Café Scientifique - Michel Maharbiz


The emerging field of bioelectronic medicine seeks methods for deciphering and modulating physiological activity in the body for both sensing and therapy. Current approaches to interfacing directly with organs and nerves rely heavily on wires, creating problems for chronic use, while emerging wireless approaches do not scale down into the sub-millimeter size range necessary to be truly "transparent" to the body.  Recently, we demonstrated neural dust, a wireless and scalable ultrasonic backscatter system for powering and communicating with implanted bioelectronics.  In this talk, I will present the technology and material challenges in the space and discuss the neural dust technology as a platform for vanishingly small implantables.

Michel M. Maharbiz is a Professor with the Department of Electrical Engineering and Computer Science at the University of California, Berkeley. His research interests include the extreme miniaturization of technology focused on building synthetic interfaces to cells and organisms. He is known as one of the co-inventors of "neural dust", an ultrasonic interface for vanishingly small implants in the body.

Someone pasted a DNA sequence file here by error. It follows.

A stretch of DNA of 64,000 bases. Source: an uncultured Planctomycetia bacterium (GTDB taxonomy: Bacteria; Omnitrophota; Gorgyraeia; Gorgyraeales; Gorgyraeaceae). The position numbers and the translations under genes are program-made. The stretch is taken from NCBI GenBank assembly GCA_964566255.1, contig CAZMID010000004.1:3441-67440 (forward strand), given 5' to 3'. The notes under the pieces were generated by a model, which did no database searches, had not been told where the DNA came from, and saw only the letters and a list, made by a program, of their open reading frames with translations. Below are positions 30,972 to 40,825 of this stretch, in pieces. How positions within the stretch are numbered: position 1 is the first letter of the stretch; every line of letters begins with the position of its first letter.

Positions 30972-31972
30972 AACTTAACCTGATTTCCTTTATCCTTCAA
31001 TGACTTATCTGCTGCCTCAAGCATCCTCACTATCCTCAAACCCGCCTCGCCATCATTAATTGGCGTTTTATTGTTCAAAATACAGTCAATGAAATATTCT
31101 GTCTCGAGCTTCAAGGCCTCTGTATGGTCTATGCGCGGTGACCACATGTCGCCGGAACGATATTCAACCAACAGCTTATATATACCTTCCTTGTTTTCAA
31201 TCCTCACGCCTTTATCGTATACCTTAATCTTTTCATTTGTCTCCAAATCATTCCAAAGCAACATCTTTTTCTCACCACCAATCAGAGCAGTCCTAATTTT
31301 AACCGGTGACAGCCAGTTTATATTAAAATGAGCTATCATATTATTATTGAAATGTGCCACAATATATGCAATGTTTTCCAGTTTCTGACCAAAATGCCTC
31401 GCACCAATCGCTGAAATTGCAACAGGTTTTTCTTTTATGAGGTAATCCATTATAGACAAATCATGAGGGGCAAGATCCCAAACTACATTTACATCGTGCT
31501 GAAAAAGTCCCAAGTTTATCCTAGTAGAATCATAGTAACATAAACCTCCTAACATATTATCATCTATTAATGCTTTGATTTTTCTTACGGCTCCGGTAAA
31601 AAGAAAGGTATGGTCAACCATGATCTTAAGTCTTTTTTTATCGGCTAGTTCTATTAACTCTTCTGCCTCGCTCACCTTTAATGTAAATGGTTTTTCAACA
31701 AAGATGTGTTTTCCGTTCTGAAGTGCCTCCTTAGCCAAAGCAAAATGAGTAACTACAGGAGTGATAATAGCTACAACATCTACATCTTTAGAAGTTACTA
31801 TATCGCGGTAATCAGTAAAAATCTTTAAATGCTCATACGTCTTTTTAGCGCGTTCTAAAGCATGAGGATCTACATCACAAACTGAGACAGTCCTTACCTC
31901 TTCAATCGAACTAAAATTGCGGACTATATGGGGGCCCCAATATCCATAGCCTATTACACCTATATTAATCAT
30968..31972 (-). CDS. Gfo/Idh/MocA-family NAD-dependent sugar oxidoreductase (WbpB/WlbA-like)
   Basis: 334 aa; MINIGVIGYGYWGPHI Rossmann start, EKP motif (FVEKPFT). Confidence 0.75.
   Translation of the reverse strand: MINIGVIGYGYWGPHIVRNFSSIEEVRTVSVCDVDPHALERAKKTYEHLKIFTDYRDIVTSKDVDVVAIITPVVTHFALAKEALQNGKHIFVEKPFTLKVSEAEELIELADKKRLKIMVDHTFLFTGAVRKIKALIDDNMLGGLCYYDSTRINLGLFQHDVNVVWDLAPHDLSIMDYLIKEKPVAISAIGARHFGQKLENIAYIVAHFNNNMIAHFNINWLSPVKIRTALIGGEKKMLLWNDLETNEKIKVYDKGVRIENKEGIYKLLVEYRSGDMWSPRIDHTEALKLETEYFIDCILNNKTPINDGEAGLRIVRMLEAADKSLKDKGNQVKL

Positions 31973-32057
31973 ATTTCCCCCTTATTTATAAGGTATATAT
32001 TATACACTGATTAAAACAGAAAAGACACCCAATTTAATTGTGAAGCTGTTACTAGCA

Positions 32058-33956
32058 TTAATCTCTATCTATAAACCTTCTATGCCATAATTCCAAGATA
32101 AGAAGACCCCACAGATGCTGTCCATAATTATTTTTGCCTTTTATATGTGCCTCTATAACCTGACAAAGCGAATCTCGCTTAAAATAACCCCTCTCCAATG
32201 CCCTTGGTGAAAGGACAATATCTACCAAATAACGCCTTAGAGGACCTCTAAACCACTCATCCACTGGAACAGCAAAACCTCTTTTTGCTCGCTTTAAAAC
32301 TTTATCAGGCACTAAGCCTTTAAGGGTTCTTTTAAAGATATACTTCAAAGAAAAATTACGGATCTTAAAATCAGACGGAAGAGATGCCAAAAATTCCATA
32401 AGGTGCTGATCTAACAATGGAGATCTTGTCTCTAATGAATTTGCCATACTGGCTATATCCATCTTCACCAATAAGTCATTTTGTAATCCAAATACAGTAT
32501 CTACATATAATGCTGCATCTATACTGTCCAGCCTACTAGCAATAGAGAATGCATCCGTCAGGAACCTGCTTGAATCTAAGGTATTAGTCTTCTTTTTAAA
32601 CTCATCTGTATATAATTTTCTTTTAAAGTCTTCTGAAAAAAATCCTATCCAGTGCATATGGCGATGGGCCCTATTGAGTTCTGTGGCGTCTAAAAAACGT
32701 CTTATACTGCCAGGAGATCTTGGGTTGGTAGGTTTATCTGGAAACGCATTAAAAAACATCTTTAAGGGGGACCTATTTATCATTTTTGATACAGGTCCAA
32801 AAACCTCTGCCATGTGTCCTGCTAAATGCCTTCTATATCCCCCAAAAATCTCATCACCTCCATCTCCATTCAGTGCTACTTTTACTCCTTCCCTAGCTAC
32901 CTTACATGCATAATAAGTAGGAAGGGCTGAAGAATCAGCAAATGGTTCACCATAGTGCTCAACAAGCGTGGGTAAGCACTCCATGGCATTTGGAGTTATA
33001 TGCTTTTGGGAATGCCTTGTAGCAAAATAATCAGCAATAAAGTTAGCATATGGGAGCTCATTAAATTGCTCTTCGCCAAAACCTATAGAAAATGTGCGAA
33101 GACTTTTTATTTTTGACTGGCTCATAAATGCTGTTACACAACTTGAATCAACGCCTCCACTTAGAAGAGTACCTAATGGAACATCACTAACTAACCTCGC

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Building on its great success outside the United States, Café Scientifique Silicon Valley is the first such Café on the West Coast. We meet monthly to discuss a variety of science topics.